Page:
Every night, my dreams get stranger, but then they always have been strange. I’m back at school – I go back there often – and it’s Monday, P.E. day, but I don’t have my P.E. Kit. It’s not just a P.E. day, it’s a swimming day, and I have to borrow a swimming costume, which I suppose I manage with ease because suddenly I am in the swimming pool changing rooms. I see hundreds of purple cubicles in a huge room, high ceilinged like a warehouse. Some of them are showers, some of them are toilets and some of them are just changing rooms, but tiny changing rooms with too-small doors and broken locks. I know that the perfect changing room is somewhere in this vast chamber. No shower, no toilet, working lock, a door that reaches from the floor to at least above my shoulders. But I never find it.

There were only two private cubicles in the damp communal changing room of my old school’s swimming pool. Too bad if the locks were broken. There were no corridors, no mazes, no expanse of purple boxes with different sized doors like there are in my dream.

Another night whilst I slept in the bed of my university attic room, in my mind I was shopping for clothes in H&M. I looked through the racks of jeans and shirts and then I noticed a skirt that I liked but already had.

But I’ve never had that skirt. I’ve never seen that skirt.

I keep looking through the racks and a man who I had never seen before, a huge man with tiny eyes, turns around from looking at the clothes and walks towards me, his round doughy face growing big and angry. The top of his head is balding and a dark greasy ponytail hangs lank from the nape of his neck down the back of his shabby T-shirt. His face gets close to mine, as close as it can get, and he says the word “feminist.” I move backwards away from him, but still his face gets bigger, closer, and he says the word again, louder this time: “feminist.” I start to move quicker. I know I am in danger, and still he gets closer, coming towards me, faster now. I am moving backwards as fast as I can without turning around, because I can’t turn around. That word, one more time, this time yelled in my face: “FEMINIST.”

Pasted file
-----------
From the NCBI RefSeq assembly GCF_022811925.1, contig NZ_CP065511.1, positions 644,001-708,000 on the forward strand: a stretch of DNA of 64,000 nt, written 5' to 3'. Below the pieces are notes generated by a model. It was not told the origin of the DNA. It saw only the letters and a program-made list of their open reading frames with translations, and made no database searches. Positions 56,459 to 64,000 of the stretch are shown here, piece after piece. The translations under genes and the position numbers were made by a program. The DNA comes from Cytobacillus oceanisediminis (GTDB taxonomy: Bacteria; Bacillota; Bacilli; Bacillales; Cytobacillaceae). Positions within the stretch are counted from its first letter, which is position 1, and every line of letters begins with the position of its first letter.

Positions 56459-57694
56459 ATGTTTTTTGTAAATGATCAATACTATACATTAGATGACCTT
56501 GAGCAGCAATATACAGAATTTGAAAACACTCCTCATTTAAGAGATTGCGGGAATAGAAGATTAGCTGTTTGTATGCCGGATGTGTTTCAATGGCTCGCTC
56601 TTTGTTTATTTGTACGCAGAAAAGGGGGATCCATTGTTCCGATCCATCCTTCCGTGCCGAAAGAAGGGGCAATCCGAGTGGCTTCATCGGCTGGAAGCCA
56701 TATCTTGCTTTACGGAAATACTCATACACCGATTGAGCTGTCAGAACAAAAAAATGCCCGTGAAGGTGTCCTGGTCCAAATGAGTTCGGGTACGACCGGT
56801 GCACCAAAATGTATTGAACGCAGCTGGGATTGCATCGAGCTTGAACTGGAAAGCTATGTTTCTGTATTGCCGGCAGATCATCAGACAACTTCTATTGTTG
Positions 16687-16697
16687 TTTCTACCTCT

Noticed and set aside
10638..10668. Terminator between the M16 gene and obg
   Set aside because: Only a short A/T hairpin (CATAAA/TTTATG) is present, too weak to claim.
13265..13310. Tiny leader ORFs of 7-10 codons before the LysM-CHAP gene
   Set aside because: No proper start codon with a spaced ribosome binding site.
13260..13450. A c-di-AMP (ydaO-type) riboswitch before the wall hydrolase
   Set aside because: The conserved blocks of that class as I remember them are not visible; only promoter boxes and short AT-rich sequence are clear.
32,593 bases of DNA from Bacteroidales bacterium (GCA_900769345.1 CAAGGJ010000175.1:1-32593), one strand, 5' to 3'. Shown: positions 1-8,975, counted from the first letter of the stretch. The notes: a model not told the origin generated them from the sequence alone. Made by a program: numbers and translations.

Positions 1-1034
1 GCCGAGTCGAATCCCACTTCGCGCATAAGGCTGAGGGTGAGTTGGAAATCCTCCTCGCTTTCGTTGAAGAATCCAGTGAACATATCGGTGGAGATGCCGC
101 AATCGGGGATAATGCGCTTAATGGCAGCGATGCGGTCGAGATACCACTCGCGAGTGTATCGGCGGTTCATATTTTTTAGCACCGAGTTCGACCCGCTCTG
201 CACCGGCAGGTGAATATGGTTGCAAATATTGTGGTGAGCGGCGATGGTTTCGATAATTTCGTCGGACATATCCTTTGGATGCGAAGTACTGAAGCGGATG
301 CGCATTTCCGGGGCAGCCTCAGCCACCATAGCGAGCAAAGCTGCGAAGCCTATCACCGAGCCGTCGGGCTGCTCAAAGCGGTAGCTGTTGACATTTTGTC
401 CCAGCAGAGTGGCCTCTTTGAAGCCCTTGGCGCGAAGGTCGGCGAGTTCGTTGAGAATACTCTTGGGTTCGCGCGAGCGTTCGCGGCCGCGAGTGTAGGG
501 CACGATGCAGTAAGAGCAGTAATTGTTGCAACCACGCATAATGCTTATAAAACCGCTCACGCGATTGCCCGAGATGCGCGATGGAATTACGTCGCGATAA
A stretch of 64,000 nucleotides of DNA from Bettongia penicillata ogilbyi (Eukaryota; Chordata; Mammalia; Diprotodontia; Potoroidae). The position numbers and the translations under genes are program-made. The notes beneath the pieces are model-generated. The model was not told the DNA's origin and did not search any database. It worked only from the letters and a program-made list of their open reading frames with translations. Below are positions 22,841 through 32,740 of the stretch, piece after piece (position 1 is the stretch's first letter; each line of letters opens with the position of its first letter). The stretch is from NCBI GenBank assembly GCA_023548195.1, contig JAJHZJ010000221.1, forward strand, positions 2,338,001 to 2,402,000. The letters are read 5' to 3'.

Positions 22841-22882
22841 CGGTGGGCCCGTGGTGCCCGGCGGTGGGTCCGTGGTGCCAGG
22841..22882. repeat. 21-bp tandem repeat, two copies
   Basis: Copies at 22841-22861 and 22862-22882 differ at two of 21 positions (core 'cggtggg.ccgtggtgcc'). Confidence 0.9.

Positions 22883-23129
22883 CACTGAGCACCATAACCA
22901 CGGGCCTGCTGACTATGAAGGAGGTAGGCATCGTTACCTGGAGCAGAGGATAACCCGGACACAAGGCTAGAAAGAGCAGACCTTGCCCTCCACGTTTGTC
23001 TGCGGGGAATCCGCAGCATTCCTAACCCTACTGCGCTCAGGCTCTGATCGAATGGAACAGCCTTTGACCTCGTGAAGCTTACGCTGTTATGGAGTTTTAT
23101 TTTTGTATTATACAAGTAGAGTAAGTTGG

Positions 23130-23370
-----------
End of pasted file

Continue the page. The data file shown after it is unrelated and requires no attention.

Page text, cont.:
My eyes open and I look around my room, but things are crawling on my wall, and I am still dreaming. I close my eyes tight, open them again. The things have gone and my room is dark.

I suppose I am a feminist, depending on your definition, but I never really think about it.

During the summer I took a sixteen hour road trip with my dad and his girlfriend from Michigan to New Orleans. They took it in turns driving and sometimes I sat in the back sleeping, and sometimes I sat in the front, choosing the music. When I chose a song my dad didn’t like he’d say: “change it. It’s boring,” and when he heard one he did like he’d sing along loudly, sometimes using the right words, but more often, using the wrong ones. When his phone rang, which it did often, I turned the music off and listened to my dad shout at whoever was on the other end. He shouted at them even when he wasn’t angry with them, but he often was. Eight hours into the drive we spent the night in a Travelodge in Tennessee.

That night, I dreamt I was in a helicopter with my dad and his girlfriend. I don’t know why, or where we were going, but my dad was the pilot. We had flown for quite a long way, and I had been impressed when he performed some quite complicated manoeuvres. Suddenly it occurred to me: “I didn’t know that you could fly helicopters.” He replied “Oh yes. I’m not sure how to land them though.